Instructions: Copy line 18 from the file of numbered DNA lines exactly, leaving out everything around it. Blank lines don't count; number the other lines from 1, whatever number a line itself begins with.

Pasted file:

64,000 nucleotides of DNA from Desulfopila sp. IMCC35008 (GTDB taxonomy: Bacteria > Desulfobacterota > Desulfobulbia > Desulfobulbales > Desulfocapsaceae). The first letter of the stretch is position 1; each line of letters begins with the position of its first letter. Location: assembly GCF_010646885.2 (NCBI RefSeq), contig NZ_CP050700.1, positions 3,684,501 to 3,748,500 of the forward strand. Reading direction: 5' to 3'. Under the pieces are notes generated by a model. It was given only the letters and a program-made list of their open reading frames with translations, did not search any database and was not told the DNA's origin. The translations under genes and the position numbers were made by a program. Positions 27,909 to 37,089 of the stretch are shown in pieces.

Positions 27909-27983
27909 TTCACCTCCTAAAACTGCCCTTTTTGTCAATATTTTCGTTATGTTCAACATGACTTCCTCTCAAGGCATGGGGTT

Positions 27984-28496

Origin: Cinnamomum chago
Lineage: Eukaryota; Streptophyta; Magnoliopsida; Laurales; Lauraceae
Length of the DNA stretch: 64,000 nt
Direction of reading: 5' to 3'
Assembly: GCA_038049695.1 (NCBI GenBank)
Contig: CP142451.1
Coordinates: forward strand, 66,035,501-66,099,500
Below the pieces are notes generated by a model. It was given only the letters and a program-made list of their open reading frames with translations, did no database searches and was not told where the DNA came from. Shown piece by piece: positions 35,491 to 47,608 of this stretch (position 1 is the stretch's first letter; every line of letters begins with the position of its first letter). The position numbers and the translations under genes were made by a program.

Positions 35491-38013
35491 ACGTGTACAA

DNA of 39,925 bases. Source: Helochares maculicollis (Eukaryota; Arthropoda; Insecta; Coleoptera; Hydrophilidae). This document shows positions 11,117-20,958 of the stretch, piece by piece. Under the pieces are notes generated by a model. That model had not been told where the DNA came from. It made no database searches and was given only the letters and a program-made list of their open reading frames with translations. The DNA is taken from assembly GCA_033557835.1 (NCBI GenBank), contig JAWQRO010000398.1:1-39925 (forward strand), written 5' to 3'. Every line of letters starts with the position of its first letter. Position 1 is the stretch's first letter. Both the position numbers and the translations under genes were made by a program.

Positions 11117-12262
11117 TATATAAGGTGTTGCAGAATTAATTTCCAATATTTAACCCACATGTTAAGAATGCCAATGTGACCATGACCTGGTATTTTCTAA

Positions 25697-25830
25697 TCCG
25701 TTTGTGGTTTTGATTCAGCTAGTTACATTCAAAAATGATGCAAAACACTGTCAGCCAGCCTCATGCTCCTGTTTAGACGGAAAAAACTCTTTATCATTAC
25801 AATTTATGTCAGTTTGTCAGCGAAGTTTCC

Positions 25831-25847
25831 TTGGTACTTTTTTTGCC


Positions 25697-25830